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A poor prognosis for the growing U.S. elderly population

Section Editor(s): Kennedy, Maureen Shawn MA, RN

AJN The American Journal of Nursing: January 2009 - Volume 109 - Issue 1 - p 22
doi: 10.1097/01.NAJ.0000344027.43038.d2
In the News: Stories to Watch in 2009

Receiving high-quality care at nursing homes. The Department of Health and Human Services' Office of Inspector General found that 91% of nursing homes were cited for deficiencies in 2007, and nearly 17% were cited for actual harm or immediate jeopardy incidents. Fewer nonprofit and government nursing homes than for-profit facilities were cited for deficiencies. Deficiencies occurred most often in the areas of quality of care, resident assessment, quality of life, and dietary services. Accident hazards; urinary incontinence; and providing for residents' physical, mental, and psychosocial well-being were among the top quality-of-care issues. The percentage of nursing homes with deficiencies in 2007 ranged from 76% in Rhode Island and 80% in Massachusetts to 100% in Alaska, the District of Columbia, Idaho, and Wyoming. Overall, deficiency rates have remained unchanged since 2005. Read the report at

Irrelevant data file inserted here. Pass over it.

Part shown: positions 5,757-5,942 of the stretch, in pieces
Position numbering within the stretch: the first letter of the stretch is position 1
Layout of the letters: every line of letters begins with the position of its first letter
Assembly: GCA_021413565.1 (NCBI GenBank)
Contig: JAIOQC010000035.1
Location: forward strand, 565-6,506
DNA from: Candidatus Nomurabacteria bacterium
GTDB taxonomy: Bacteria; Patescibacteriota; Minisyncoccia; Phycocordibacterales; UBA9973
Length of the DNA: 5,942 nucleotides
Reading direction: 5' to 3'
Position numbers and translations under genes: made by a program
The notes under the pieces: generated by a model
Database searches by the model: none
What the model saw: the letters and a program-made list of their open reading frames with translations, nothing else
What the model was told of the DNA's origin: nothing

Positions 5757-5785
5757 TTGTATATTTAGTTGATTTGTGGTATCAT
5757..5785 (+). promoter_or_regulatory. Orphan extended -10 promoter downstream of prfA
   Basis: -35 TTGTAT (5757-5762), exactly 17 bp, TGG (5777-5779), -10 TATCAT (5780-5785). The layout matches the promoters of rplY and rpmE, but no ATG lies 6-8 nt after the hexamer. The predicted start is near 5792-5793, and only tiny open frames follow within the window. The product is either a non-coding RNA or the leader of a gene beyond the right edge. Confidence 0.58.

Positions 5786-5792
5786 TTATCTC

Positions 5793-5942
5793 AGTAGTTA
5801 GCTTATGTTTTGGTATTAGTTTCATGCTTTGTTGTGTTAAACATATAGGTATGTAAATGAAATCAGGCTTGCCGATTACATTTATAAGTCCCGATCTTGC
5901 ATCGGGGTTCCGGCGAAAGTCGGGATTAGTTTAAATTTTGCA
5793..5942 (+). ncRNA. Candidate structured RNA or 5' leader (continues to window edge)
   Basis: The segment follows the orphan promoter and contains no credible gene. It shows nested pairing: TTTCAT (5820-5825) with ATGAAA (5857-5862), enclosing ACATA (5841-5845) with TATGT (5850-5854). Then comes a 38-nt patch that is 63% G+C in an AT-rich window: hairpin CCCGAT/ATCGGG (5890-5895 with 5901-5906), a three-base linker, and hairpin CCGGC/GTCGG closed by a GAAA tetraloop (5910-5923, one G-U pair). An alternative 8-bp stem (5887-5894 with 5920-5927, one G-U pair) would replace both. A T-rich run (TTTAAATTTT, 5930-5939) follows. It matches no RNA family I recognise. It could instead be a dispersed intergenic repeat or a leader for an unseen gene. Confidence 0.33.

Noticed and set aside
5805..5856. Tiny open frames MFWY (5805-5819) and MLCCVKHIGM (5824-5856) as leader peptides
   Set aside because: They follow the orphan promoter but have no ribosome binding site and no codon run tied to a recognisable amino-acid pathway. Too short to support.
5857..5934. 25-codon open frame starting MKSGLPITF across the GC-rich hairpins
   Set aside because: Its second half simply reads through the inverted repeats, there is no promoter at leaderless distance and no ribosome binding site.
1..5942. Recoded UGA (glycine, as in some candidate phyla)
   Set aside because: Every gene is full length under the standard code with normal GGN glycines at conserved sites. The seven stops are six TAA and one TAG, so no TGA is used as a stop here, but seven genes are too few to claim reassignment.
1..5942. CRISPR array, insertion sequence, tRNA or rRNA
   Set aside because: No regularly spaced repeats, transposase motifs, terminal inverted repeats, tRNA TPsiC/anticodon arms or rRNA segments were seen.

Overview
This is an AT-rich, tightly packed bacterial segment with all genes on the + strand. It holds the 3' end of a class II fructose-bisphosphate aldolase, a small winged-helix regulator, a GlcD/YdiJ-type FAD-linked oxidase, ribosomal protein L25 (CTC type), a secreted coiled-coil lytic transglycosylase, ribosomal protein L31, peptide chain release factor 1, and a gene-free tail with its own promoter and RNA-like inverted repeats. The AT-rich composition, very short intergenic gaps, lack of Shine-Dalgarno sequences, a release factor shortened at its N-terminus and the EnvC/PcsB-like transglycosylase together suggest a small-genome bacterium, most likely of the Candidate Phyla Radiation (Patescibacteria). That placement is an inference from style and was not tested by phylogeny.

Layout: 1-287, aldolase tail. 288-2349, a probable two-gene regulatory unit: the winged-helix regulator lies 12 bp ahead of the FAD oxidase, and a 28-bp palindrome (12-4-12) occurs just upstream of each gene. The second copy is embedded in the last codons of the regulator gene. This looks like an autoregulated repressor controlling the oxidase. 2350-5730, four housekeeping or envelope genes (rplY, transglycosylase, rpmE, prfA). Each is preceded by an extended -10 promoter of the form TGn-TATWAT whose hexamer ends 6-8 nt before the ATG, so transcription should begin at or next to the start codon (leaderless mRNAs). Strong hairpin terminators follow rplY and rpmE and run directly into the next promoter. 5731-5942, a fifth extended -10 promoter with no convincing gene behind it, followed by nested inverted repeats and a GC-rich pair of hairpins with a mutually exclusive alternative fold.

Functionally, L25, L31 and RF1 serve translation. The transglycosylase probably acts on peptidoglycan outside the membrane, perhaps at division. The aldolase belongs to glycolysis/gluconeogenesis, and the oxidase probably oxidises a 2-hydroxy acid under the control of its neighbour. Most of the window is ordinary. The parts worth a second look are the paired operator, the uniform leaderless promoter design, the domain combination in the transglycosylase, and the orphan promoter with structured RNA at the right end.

© 2009 Lippincott Williams & Wilkins, Inc.